The making of Moremi The Musical
From Thursday, April 18, 2019, Moremi The Musical, was back on stage at the Terra Kulture, Lagos. Fresh off from the sellout recorded in the ‘December to Remember’ show, the executive producers, Princess Ronke Ademiluyi and Chief Olufunsho Amosun, wife of the governor of Ogun State, and the director, Bolanle Austen-Peters, believe that by May 5, 2019, when the second season ends, the show would have shutdown Lagos again. The musical has surpassed just being a form of entertainment but a key awareness to the present conversation about feminism and women leadership. It retells the story of Oloori Moremi, who lived in the 12th century and was married to the then king of Ile Ife, a kingdom that is said to have been at war with an adjoining tribe who were known to them as the Forest people (Ìgbò in the Yoruba language, though the said tribe is believed by scholars to have had no relation to the contemporary Ìgbòs of modern Nigeria). GREGORY AUSTIN NWAKUNOR spoke with the director of the show, Bolanle Austin Peters and producer, Joseph Umoibom on the making of the monster hit on set.
JOSEPH UMOIBOM, PRODUCER
Of all the musicals you have produced and directed, is Moremi The Musical your favourite?
ACTUALLY all my musicals have a special place in my heart from Saro to Wakaa, Fela and now Moremi. This production is different, because it is of legendary proportions and it has our beautiful culture represented. It is a joint production by House of Oduduwa, Rejuvenee and Bolanle Austen-Peters (Bolanle Austeen-Peters).
What does it involve to make this type of production?
It is a very elaborate process. We do auditions for weeks with our core team in place and the director BAP ultimately chooses the best person for the role. We also get the administrative, sponsorship and logistics side of things in place. That is huge because it involves over 170 people.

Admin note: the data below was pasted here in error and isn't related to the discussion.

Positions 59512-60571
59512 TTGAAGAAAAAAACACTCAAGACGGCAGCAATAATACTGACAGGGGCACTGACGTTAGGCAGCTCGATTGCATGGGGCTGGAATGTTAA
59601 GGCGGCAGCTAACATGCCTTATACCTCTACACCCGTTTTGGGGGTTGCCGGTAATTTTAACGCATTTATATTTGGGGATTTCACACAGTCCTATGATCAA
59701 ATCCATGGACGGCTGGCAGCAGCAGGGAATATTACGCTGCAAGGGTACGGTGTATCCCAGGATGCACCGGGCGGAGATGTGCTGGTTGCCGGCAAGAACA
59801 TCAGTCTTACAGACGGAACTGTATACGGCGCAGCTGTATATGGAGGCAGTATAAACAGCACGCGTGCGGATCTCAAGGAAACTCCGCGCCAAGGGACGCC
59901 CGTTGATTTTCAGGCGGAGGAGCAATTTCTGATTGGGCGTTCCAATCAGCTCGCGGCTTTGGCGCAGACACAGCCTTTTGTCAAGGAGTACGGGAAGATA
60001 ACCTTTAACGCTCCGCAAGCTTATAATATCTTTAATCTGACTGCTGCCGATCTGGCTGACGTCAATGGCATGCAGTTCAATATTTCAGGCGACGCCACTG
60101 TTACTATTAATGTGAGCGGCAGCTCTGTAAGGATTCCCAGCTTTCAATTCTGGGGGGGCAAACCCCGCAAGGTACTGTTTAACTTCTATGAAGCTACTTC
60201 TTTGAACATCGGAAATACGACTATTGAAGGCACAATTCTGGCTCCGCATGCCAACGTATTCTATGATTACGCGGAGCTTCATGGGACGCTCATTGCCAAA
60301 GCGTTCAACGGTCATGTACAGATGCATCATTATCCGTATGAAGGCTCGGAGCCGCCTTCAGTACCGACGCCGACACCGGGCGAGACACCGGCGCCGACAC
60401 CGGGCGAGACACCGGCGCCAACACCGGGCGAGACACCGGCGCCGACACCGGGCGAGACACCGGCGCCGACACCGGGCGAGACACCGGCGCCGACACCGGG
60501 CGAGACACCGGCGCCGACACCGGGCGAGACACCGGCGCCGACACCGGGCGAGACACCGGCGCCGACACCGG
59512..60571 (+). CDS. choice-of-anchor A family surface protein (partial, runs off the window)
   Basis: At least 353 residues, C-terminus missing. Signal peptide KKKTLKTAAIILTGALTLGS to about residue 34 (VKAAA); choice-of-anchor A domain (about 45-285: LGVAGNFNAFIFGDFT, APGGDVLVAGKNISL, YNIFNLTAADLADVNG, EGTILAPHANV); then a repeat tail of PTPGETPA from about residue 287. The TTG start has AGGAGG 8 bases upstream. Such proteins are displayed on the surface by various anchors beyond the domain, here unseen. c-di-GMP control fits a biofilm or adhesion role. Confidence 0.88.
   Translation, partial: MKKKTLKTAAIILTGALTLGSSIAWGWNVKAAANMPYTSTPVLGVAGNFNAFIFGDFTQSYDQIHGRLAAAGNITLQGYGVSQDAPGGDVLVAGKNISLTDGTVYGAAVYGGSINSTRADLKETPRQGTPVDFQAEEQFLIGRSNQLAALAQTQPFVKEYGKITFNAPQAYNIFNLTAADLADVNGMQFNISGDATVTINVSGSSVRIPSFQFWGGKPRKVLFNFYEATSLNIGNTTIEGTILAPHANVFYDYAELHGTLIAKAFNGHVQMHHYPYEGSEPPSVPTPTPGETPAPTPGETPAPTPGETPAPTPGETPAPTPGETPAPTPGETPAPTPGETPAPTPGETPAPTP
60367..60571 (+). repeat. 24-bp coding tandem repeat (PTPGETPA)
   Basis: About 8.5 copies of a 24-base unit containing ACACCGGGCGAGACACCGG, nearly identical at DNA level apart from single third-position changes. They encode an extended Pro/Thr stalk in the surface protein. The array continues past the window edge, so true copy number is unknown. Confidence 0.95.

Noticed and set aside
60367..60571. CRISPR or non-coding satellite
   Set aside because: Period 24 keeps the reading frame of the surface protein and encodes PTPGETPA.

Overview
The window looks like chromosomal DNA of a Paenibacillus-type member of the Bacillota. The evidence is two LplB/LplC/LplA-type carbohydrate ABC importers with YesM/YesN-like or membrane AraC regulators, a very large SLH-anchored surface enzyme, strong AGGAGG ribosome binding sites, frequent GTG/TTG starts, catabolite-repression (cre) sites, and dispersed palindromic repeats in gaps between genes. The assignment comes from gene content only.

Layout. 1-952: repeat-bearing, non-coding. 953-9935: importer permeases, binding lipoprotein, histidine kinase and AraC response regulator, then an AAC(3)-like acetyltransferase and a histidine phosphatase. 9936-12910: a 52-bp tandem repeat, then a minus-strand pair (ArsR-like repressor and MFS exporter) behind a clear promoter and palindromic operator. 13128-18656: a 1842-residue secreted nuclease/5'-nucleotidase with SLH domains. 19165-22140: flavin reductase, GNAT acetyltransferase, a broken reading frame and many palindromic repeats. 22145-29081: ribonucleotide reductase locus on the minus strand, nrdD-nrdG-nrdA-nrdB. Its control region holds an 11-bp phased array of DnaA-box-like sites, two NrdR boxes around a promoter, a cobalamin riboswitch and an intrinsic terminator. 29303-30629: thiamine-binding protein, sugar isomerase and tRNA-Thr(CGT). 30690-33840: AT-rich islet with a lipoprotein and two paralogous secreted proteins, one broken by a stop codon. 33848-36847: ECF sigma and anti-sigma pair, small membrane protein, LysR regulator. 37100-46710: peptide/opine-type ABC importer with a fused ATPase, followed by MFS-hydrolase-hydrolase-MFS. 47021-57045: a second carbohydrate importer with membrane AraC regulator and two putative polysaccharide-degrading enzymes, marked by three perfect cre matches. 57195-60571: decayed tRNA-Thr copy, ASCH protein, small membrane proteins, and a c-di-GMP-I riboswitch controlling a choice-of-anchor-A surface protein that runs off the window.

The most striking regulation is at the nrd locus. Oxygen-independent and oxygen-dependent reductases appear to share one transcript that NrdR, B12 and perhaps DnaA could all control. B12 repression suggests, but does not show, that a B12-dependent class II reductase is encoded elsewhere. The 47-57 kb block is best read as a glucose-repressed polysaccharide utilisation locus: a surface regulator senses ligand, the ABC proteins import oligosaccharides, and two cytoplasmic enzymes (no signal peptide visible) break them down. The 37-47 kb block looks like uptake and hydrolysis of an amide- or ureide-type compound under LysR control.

How did the journey start?
House of Oduduwa in partnership with Rejuvenne had asked us to produce and direct it, having seen Moremi several times from different angles. BAP took a completely innovative and unusual angle. She got a series of scriptwriters and considering her directorial concept, the lines developed.
The choreography is of high standard. It won’t be wrong to say it is out of this world. Who are your choreographers?
We have expert choreographers who have worked with us for over 10 years now at Terra Kulture. Paolo Sissiano and Justin Ezirin sit with the director and ask her vision for each scene and once they get a sense of what she wants, they immediately go to action. House of Emisara also provided the incredible jewellery. Making the authenticity complete.
Who were the costumiers?
Terra Kulture in house team — Itunnu, Juliana and Fidelia, while Mrs. Austen-Peters did all the colour scheme and style direction for each person’s costume. The costumiers then make them.
What is the process of developing the music?
As the lines are being read, I generally ask the talented music composer Kehinde Oritinehin to put melody into the lines for me. I decide where I want music placed at every point.
At times, the music composer puts together original pieces for me, which the band and casts work together on. We have copyrighted all our music as part of our BAP production catalogue.
Our hope is that we, together with House Of Oduduwa, take the play around the world like we have done with all other plays. We are in conversation with some Americans on the possibility of taking it to New York.
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